Report writing time.
Also known in the teaching world as “Procrastinate-Until-I-Can’t-Clean-Another-Thing-Or-Distract-Myself-In-My-House Time“.
The extra workload during this time of year can be pretty manic. Finding time to write up 25+ reports amongst the usual planning, assessment, yard duties, staff meetings, professional learning meetings, meetings about meetings, lunch clubs and general craziness of school life can be tricky.
Especially when we then throw in some teaching on top of that.
But, let’s get down off that pedestal and back to the truth of the matter. I actually enjoy writing reports. Sharing and celebrating kids efforts, growth and personalities is great fun.
As is coming up with creative ways to express these things in what I call Reportalese.
We all know that reports can’t fully tell you what a teacher is thinking about your child, but there are certain markers within the old language of teachers.
Here’s a quick lesson in Reportalese starring 5 individuals that could be in any classroom:
Angus has shown an adventurous energy and affinity for visual arts throughout this semester. This is particularly evident when he has the opportunity to design and craft models and sculptures. I encourage him to take care when using and packing away materials, especially with regards to using them in appropriate ways.
Your kid is adventurous – he loves eating a concerning amount of random things in class, particularly glue during art sessions.
Veruca should be proud of the efforts she has made in actively listening to whoever is speaking or presenting. With continuous modeling and supervision, she has begun to make positive choices in her learning, especially with where she chooses to sit during whole class discussions.
Seriously, your kid needs to stop annoying and distracting everyone else. She literally sits on my feet throughout every lesson.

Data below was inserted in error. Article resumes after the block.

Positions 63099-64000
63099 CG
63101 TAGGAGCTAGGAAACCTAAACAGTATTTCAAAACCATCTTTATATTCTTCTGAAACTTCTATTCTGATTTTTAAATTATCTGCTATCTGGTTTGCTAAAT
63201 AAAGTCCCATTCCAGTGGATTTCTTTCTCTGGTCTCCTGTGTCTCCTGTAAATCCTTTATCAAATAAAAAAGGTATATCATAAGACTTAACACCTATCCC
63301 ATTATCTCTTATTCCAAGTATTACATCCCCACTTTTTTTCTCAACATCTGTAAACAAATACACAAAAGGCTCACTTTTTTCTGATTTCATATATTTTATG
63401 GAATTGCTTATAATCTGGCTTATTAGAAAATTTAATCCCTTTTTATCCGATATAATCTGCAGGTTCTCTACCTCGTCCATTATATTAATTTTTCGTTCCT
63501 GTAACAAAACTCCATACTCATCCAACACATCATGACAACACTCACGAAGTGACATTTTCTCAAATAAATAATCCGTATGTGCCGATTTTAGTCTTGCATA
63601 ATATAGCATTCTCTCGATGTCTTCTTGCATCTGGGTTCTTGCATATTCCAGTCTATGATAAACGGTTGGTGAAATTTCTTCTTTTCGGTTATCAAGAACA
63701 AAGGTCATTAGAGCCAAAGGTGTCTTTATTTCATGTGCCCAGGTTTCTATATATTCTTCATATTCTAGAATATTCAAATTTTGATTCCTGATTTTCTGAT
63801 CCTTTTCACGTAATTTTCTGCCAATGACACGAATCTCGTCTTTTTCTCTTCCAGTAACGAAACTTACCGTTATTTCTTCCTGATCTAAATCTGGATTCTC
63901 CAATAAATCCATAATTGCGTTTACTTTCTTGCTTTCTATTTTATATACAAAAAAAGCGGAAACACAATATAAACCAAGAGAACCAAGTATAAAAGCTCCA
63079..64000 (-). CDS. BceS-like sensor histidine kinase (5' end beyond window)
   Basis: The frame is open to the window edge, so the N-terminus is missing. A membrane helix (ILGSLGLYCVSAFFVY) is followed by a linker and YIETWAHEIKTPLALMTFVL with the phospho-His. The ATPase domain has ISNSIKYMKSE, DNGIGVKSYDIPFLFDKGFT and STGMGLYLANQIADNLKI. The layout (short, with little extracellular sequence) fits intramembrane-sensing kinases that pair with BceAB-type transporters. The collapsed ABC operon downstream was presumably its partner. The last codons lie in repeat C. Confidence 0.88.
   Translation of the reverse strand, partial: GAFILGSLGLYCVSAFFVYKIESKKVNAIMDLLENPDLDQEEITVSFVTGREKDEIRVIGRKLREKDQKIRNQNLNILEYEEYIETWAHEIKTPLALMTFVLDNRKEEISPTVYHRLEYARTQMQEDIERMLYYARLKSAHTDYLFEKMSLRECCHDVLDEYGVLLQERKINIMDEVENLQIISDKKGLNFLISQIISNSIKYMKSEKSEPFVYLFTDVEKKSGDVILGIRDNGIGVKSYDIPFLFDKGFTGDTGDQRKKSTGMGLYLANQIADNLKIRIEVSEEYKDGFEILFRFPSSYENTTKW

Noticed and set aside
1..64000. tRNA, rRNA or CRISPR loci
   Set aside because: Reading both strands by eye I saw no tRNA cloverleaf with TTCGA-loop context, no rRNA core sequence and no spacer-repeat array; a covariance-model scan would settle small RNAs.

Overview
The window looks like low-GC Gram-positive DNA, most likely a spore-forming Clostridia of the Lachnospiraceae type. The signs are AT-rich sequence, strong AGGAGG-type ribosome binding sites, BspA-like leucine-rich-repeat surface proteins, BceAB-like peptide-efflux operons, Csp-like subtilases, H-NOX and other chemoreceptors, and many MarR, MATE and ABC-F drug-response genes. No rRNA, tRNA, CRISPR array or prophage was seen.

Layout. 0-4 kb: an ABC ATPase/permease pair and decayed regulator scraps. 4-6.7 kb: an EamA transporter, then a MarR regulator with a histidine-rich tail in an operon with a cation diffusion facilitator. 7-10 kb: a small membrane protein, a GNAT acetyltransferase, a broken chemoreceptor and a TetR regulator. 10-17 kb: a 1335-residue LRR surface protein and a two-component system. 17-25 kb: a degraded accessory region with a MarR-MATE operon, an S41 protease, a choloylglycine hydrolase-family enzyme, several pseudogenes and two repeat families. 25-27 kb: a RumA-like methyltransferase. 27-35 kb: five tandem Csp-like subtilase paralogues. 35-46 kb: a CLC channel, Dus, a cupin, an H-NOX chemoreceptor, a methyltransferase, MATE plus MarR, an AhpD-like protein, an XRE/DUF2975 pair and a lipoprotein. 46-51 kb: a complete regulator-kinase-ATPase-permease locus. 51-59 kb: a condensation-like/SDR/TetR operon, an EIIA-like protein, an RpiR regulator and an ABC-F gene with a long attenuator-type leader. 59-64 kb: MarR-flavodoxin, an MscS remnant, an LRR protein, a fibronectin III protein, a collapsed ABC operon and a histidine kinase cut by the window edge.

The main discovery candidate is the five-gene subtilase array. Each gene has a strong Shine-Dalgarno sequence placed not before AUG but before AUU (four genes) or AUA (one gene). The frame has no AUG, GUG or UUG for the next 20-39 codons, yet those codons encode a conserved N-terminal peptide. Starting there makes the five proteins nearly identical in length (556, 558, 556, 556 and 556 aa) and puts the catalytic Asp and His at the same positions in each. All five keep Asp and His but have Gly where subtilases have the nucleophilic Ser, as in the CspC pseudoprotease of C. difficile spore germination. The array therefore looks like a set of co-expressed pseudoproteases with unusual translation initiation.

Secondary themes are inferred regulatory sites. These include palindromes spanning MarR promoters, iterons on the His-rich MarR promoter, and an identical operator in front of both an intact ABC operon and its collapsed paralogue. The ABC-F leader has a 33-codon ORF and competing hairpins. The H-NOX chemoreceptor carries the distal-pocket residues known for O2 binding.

Valkyrie is a dynamic, eager and highly enthusiastic student who throws herself headfirst into each and every learning session. She has made concerted efforts in achieving her learning goal of maintaining focus and I look forward to continuing to support her with this.
This kid is great, but I’m pretty sure she has ADHD. Or else bloody made of Red Bull.
Bellamy is a happy and caring child who enjoys imaginative thinking times. Whilst he can require some reminders to complete learning tasks within negotiated deadlines, he has shown a steady improvement in his time management.
This kid is lovely and wouldn’t hurt a fly, but also a bit of a space cadet. Its taken him a semester to finally start writing his own name on work. And he’s in Year Nine. I wonder what he sees when he stares at that brick wall all day?
Scout is a thoughtful, reflective and engaged learner who has shown a love of all areas of learning. She is a considerate friend and peer to all in her class, making an effort to support those around her with learning or personal issues. I thank her for the continuous guidance she provides to all within our class and I commend her for the maturity and emotional intelligence she shows each and every day!
Your kid is a serious legend. Can you have 24 clones made by tomorrow?
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2 Replies to “What Teachers Are REALLY Saying In Reports”
Wickedly true! A fun, enjoyable read! I always wonder if the parents will be able to read between the lines when I write reports. 🙂
I know! It’s a hard balance between being formal, yet personal!